The Bandung conference heard a wide range of views on the fundamental issues. It refused to be steam-rollered by the big powers and leading figures. The handling of the five principles is instructive, especially today for Australia in conducting discussions on the Treaty of Amity and Cooperation.

The five principles were fleshed out in the Bandung communiqué to expressly acknowledge the right to national and collective defence under the UN Charter. Presumably Australia will hope to get off the hook of pre-emption on which it gratuitously impaled itself, through interpreting the strides it has made in collective and bilateral regional defence cooperation and practical assistance against terrorism as now eliminating the need for unilateral pre-emption. It will have to acknowledge the requirement to act in accordance with the UN Charter, something that should be as important to a government, particularly recollecting East Timor, as it clearly is to the Australian people,

Looking forward to the ultimate decision on whether Australia should be admitted to the East Asian summit, the Chinese will be quietly judging Howard’s attitude to Asia and capacity to act independently of the US. As regards Australia’s degree of regional comfort, it was in Beijing just four years ago, on 23 April 2000, that Alexander Downer chose to draw a distinction between practical regionalism, which he endorsed, and cultural regionalism, or ’emotional links’. He rejected the latter, but they lie at the core of the Treaty of Amity and Cooperation’s history and content.

In the context of the principle of non-intervention in another country’s internal affairs, China has a particular concern about Australia inserting itself into the crucial issue of Taiwan. Unwisely, Howard himself seemed to be putting Taiwan on his agenda recently in claiming an active honest broker role: ‘we see ourselves as having a role in continually identifying, and advocating to (China and the US), the shared strategic interests these great powers have in regional peace and prosperity’. A Chinese official rejected that bluntly. However, China will want to judge Howard’s thinking on an issue on which there have been conflicting signals in Canberra; Australia’s perceived obligations under the ANZUS Treaty.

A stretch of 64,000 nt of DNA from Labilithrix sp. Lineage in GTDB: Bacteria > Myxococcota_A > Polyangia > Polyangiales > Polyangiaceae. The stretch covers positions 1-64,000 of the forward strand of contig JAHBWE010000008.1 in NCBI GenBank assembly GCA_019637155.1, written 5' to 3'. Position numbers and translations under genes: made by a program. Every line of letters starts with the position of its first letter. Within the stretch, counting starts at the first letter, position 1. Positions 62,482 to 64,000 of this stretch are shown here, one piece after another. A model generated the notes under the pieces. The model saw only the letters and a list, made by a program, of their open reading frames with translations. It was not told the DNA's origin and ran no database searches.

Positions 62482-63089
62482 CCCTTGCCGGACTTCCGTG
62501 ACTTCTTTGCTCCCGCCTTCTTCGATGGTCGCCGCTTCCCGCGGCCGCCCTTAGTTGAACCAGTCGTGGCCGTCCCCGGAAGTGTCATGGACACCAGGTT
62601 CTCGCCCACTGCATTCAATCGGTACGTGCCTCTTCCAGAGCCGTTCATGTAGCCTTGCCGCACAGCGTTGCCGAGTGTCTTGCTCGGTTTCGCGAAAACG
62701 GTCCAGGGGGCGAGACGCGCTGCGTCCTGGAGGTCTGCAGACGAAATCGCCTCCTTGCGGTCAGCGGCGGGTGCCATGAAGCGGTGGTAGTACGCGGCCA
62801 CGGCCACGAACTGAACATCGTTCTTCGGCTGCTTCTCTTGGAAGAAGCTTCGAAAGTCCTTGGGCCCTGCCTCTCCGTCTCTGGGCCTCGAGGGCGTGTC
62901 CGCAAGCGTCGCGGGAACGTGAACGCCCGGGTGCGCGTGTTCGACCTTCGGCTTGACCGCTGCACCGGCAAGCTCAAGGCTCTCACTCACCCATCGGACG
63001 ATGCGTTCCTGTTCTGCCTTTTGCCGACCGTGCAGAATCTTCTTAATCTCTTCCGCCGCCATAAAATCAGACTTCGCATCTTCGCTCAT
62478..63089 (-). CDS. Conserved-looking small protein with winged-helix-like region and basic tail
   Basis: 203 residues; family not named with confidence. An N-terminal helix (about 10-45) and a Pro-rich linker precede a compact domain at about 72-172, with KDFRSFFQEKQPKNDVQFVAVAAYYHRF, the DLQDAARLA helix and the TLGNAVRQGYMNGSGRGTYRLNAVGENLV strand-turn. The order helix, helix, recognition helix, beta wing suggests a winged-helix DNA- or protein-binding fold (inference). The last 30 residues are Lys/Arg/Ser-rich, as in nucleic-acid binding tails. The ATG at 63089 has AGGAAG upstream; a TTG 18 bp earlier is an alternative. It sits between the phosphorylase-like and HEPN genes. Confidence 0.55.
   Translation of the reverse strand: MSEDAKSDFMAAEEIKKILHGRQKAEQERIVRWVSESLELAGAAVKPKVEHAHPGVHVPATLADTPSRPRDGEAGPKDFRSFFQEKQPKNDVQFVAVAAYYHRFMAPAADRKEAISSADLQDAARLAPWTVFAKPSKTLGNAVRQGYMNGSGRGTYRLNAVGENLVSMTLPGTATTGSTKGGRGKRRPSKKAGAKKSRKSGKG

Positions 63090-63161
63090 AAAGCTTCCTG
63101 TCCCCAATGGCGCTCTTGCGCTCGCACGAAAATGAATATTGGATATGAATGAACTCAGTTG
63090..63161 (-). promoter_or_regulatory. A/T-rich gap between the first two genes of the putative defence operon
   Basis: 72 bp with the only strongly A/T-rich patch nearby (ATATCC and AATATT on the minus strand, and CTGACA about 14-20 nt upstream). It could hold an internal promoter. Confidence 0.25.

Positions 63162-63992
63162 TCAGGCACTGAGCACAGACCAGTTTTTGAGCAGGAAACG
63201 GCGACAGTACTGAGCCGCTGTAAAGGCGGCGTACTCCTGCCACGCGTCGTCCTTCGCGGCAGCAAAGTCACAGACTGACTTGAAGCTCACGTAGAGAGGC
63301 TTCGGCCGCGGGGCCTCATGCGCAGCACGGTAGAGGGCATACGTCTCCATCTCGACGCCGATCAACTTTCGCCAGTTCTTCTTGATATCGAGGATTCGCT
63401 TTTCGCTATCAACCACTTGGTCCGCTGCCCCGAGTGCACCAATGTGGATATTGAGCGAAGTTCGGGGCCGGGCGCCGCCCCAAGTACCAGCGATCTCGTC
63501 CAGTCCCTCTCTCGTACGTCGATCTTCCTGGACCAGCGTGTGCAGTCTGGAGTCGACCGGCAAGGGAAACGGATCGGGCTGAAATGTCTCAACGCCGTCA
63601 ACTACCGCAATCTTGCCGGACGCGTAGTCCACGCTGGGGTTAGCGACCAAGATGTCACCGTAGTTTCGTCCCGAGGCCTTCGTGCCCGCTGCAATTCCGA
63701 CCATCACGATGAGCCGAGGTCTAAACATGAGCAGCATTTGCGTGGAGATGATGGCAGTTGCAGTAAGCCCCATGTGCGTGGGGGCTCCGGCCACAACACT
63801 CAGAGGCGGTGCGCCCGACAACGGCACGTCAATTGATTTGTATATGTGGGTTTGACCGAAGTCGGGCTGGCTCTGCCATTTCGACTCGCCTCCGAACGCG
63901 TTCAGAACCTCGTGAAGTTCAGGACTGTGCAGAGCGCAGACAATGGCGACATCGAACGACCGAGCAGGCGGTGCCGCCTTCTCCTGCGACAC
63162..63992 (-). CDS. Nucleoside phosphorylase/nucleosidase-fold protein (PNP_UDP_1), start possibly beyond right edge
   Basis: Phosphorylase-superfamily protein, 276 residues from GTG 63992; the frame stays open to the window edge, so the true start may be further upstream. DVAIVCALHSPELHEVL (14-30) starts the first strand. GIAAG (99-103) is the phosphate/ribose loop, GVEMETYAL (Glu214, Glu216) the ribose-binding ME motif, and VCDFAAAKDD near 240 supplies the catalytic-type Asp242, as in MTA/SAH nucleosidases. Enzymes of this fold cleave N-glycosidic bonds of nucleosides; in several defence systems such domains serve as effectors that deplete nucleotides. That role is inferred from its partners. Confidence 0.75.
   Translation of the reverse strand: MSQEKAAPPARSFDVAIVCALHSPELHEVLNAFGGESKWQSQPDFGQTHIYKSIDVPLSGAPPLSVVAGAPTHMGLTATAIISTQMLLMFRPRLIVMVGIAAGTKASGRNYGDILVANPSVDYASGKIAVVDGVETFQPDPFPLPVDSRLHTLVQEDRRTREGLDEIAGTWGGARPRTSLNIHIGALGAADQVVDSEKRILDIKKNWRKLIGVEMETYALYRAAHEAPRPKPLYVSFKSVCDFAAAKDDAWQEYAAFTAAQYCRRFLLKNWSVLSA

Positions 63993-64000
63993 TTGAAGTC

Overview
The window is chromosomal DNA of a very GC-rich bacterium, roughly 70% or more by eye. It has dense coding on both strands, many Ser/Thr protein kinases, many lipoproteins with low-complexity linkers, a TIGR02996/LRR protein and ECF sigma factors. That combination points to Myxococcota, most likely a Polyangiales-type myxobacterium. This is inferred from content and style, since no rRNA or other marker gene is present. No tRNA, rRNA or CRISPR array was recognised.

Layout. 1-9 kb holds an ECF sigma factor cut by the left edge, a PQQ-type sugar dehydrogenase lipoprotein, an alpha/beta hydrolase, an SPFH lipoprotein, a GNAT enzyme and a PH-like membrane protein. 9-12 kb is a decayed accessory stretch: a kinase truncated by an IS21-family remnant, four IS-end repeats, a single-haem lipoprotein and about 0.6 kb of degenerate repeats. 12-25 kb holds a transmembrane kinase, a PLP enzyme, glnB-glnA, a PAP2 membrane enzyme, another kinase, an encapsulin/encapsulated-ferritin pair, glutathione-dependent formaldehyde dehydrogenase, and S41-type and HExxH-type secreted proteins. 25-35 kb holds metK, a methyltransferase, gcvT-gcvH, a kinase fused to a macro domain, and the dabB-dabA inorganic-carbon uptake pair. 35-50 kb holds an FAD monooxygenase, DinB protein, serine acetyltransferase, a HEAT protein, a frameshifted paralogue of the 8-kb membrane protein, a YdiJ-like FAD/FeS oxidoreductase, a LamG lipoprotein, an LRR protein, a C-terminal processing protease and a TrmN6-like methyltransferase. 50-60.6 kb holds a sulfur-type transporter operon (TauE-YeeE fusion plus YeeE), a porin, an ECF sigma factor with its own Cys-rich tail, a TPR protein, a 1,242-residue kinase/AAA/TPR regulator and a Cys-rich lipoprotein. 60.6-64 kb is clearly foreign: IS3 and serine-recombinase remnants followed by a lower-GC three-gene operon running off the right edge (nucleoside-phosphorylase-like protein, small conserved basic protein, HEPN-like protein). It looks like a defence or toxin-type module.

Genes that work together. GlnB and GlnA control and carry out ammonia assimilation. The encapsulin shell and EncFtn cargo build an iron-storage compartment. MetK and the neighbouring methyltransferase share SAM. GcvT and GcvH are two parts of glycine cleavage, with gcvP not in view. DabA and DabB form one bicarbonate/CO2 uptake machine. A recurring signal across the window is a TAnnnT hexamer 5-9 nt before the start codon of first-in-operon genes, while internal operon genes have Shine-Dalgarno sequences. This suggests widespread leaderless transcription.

Does Howard now accept his Foreign Minister’s statement in Beijing last August (in answer to a question from McDonald) that Australia is not committed to stand with the US militarily in the event of war breaking out over Taiwan? The Chinese would be aware that Downer has a lot of support from ministerial colleagues, and even more from the Australian public. It is a paradox that Australia became unequivocal about accepting an ANZUS commitment in a war over Taiwan only after the end of the Cold War (this seems clear from the writings of Hugh White after he moved from Defence to the Australian Strategic Policy Institute). In the preceding forty years both sides treated it as a grey area, and many Australian statements, public and private, were consistent with the line that this was America’s problem, the residue of its involvement in China’s civil war.

Recently there have been unusual Chinese government signals that the ANZUS alliance should not be injected into what it considers its own ‘internal affair’. These seemed linked with a more important target, Japan’s extension to Taiwan of its shared strategic engagement with the US.

Australian governments of both political persuasions have been second only to the US in urging Japan to play a greater security role and to act confidently as a ‘normal’ nation. Prime Minister Koizumi will want to hear Howard reiterate this sentiment. The Chinese will be scrutinising what he says in Tokyo. They would not be happy to have a pair of Trojan horses inside the new East Asian grouping.